free shipping
x

Ayala Bar Interview

pin-it button


Ayala Bar Risa Borsykowsky: How long have you been a jewelry designer? After a career in theater and interior design, how did you get your start in jewelry design? Where did you train?

Ayala Bar: Sometime during 1997, while on the lookout for artistic directions, I stumbled upon the opening of a new project in Tel Aviv. It was an artistic promenade in Tel Aviv, one which could've enabled me to show my artistic creations at that time - mainly assorted props which I've prepared for a window-dressing. I noticed that most people were looking for smaller things, and it had occurred to me to divert my creative energies to "smaller" objects, namely: Artistic Costume Jewelry.

As to my formal education and training: there was enough of that, although I have to emphasize that my personal experience of playing with actual physical 'matter' over the years, was and still is, my main training.

Were you always artistic? Did you know as a child that you wanted to do something in design?

I've always known that I wanted to engage in the arts. In fact, I've been creating since I can remember. Yes, creativity has always been my direction, although I have to say that it's not as if I necessarily aspired to be a designer. In that era, the official status 'designer' was not as popularly recognized as it is today. I had no knowledge that this specific designation was an option, but artistry still was my aim.

Where do you get your inspiration?

From everything and anything. From day to day life: A random composition of food on a plate, a film I saw the other night, stuff scattered around the room, and so on. The list can be endless… But of course, above all, matter and material from which creativity becomes possible.

What do you enjoy most about this career?

I enjoy seeing the jewelry laid out in a trade show, at which stage I may sometimes experience a brief sensation of fulfillment. You see, during the creative process I have no prospect (nor do I have the desire) to actually be engaged in appreciation of my work. I need to build up a certain distance from the creative process in order to do that.

Who or what had the greatest influence on you as you developed as an artist, or did you always have your own style? How would you describe your style?

Artistic inclination was in my family. I started with mosaic-like creativity following a vivid childhood memory of my Uncle Moeez. He used to immerse objects in fresh cement: photos, sea shells, ceramic parts, evil-eye beads. As a child, this was fascinating. I was in awe. As a young adult, this memory surfaced and served as a reference. At that time, gold and silver dominated the world of jewelry, but I wanted to break loose and expand. Obviously, cement was not the direction, although I must admit that the concept of using adhesive to form a miniature collage of assorted stones and beads on metal parts wasn't that far from that childhood vision. Anyway, memories such as this gave me inspiration, and in a way, encouraged me to generate my own path.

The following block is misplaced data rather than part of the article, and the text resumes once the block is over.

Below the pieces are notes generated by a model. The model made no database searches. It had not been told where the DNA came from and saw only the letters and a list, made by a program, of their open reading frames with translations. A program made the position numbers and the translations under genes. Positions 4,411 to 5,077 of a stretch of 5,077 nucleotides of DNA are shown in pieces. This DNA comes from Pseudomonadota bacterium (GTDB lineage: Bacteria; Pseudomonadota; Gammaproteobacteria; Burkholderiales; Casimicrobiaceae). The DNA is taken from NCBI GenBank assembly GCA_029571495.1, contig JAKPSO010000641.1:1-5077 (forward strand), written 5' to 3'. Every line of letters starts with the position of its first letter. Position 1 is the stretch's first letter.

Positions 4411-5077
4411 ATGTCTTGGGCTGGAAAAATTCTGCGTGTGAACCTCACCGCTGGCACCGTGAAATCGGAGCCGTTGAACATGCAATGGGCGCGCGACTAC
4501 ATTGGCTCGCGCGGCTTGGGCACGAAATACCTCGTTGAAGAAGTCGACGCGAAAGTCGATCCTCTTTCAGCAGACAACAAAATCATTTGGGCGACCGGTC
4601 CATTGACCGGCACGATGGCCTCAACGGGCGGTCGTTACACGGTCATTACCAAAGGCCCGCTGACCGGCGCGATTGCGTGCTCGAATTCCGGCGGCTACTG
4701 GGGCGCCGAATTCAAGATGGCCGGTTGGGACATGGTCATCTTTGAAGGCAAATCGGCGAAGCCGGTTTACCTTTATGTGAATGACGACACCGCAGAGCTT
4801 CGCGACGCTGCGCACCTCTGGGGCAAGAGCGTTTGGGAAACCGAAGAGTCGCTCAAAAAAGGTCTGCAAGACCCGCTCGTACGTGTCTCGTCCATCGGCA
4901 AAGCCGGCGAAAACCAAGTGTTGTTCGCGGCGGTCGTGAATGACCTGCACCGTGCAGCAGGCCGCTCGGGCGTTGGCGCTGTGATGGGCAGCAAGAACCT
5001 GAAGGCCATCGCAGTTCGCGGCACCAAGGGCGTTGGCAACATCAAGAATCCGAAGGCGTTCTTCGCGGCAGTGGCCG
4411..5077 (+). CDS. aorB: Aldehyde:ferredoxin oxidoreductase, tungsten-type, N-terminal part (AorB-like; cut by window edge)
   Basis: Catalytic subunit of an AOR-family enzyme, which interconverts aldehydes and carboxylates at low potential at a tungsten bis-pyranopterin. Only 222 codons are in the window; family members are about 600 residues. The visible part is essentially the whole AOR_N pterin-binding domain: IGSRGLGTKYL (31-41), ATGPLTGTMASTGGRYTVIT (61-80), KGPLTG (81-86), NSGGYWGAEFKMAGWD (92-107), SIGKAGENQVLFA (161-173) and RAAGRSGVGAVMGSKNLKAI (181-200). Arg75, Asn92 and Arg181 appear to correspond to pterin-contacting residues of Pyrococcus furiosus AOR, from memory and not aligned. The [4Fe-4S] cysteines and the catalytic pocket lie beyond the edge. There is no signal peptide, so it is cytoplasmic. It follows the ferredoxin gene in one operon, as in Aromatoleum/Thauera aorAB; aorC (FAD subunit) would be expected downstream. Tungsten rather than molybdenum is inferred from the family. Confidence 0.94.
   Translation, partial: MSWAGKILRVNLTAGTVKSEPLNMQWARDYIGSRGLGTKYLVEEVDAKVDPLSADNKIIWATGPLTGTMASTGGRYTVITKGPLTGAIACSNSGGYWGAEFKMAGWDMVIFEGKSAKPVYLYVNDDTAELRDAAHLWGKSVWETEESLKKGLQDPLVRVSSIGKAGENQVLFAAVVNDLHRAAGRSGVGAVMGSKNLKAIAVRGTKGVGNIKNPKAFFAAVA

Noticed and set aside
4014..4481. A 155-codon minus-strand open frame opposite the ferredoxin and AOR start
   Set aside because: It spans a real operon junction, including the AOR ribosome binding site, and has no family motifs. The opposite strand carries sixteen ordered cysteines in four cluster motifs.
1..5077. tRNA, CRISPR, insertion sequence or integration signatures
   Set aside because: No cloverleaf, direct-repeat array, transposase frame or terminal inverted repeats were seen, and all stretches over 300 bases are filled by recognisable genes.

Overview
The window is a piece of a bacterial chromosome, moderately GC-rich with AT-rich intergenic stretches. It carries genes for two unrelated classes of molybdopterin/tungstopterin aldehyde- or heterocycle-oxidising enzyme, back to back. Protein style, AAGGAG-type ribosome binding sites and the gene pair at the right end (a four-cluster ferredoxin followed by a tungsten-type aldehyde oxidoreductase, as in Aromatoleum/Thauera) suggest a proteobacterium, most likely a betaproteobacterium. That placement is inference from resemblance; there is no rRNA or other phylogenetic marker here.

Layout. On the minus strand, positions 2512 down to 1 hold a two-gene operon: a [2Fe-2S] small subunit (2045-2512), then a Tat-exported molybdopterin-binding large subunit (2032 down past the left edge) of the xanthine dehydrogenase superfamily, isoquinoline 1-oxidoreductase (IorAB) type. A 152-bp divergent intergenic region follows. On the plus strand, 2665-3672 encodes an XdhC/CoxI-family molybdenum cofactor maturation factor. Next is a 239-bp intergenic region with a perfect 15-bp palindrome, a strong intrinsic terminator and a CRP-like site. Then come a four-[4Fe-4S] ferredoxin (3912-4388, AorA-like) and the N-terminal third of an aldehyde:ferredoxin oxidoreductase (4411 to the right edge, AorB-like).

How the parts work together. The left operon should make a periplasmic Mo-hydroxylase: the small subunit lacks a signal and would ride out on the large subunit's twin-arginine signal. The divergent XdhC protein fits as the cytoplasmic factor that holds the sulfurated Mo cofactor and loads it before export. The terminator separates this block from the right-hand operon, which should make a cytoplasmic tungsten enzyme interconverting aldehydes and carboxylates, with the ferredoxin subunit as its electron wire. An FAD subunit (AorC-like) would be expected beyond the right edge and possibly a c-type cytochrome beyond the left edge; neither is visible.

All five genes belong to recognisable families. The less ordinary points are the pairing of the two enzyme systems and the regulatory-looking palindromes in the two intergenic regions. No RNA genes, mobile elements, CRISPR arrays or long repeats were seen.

What do you do for fun?

Travel, photograph, dance, listen to music, watch cinema, meet friends, cook.

What advice would you give to an artist just starting out?

Never ever stop playing, and not to be limited with concepts. The actual process is the way, whether it is successful or not, whether it turns up popular or not. If and when the creativity does result in accomplishment and/or critical acclaim, one should not surrender to the feeling of comfort. Such an attitude may result in loss of creativity.

How would you describe your creative process? What do you do at work every day?

I play with matter and material.

Who is your favorite artist? Musician? Writer?

I'm a pluralist. There is no favorite - all are favorites. For instance, I like Ben Harper, Bach, Neil Young, Bob Dylan, classical choirs, and cantorship equally. I like everything. There's an Israeli artist that I appreciate, Bianca Gershoni. She makes sculptures embedding a whole world of raw materials.

When you started designing your jewelry, were you successful right away or did it take a while to establish your brand? Did you ever imagine that your jewelry collection would be sold around the world?

I did not think that I would achieve such success. The local market reacted immediately resulting in instant demand. The international interest came later. All of this was not anticipated. I always wanted to make a living from artistry, and I'm very glad I had the ability to make it happen.

Thanks so much, Ayala!


Read all of the interviews in our "Interview with the Artist" series:

Learn more about our artists: